7 Things Athletes and Successful Business People Have in Common
This article was published in
There have been lots of comparisons drawn over the years between top athletes and successful business people. Success breeds success and there are common attributes that can be found in all top levels of athletes and business people.
Below are 7 similarities that stand out:
They all have a winner’s mindset
Top sprinter Usain Bolt visualizes winning a race. Christiano Ronaldo visualizes kicking the winning goal. It’s the winning mindset these athletes live and breathe each day to bring out the very best in their performance on and off the field.
The same goes for successful business people who have a ‘never say die’ attitude and ‘yes we can’ mentality. Donald Trump is a great example of a successful businessperson that has a winning mindset. Winners always focus on the positive, look for solutions to challenges and obstacles and ways to overcome hurdles that life throws at them. It’s the way they have trained themselves to have a ‘winning mindset’ that enables them to be the very best they can be in their chosen sporting or business profession.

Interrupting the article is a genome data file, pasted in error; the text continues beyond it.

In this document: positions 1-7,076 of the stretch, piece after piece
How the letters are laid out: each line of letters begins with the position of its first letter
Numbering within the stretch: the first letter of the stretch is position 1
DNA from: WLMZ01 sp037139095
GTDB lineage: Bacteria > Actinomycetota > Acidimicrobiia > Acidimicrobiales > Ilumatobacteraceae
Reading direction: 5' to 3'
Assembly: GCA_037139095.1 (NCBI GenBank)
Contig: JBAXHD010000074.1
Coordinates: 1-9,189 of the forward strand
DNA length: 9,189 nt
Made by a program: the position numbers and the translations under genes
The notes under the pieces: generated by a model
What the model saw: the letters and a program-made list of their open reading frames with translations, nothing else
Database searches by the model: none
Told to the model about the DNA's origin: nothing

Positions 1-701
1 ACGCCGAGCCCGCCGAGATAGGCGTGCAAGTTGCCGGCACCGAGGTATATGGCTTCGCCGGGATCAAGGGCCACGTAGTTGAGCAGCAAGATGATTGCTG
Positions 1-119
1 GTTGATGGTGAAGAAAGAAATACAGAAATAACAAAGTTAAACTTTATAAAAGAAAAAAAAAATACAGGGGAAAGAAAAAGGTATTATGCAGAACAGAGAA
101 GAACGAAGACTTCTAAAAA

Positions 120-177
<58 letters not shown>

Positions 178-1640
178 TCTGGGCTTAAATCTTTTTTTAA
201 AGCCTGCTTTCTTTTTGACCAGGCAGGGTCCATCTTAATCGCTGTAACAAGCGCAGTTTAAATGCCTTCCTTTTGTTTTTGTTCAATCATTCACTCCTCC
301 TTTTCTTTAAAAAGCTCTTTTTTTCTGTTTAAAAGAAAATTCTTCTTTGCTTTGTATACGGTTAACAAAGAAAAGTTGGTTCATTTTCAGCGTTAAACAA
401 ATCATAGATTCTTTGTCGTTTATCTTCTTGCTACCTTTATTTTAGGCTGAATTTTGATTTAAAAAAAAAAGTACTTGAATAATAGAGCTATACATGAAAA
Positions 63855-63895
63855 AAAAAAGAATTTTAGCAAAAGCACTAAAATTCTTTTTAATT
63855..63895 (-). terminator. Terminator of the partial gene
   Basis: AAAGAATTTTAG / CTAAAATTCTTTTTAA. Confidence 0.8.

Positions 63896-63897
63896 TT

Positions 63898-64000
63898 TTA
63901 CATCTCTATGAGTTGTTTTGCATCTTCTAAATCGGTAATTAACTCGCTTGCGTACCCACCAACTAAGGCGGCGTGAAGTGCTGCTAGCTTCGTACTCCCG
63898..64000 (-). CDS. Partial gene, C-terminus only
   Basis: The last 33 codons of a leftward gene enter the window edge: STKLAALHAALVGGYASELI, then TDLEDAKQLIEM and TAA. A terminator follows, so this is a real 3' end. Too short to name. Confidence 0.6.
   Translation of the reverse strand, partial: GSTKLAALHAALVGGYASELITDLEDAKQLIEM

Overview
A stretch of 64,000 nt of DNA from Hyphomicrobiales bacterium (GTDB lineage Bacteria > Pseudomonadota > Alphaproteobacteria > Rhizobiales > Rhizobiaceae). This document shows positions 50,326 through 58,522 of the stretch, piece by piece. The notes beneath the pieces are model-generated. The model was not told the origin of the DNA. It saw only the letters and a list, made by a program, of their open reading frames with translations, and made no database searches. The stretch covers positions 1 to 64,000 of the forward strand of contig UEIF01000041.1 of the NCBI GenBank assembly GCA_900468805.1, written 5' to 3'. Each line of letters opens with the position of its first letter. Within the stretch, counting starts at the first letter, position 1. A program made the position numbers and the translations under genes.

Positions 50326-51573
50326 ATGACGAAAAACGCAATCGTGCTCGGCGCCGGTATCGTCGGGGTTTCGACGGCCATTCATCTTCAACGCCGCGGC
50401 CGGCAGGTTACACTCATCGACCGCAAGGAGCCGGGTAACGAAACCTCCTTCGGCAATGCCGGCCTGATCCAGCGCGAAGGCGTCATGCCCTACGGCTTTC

They are self-driven
You’ll notice that top athletes and successful business people are wired to make things happen. They will work longer, harder and push through pain barriers most people will not, despite the odds.
Eddie the Eagle was a famous ski jumper who by sheer grit and determination was able to qualify and represent his country in the 1988 Winter Olympics. Steve Jobs, founder of Apple and Pixar was a successful business owner who was self-driven and wanted to change the way the world operated.
Self-driven individuals don’t need a lot of convincing to get the job done. They arrive early, leave last and do whatever it takes, usually stopping at nothing until they achieve their goals. It’s at the core of who they are.
They are coachable
All athletes have a coach to guide them. The great Roger Federer at his peak of number 1 in the tennis world had a coach, because he knew he had room to improve and it was the job of his coach to ensure that this top gun remained in peak physical and mental condition to achieve his potential at all times.
Several top businessmen like Robert Kiyosaki and Jim Rohn have attributed their success to having great mentors, advisors and business/peak performance coaches to continually challenge themselves, be accountable and lift their game.
Being coachable is a key success habit of anyone who wants to achieve their very best, be it at an elite sporting level or in the business world.
They are always looking to improve
Ray Kroc famously said, “as long as you’re green, you’re growing. As soon as you’re ripe, you start to rot.” Throughout the journey of top athletes or successful business people, they are constantly looking to improve, never satisfied with where they are.
They never sit still. Once they achieve a goal, they are looking to breakthrough and hit the next milestone or target. It’s a continual cycle of constant and never ending improvement.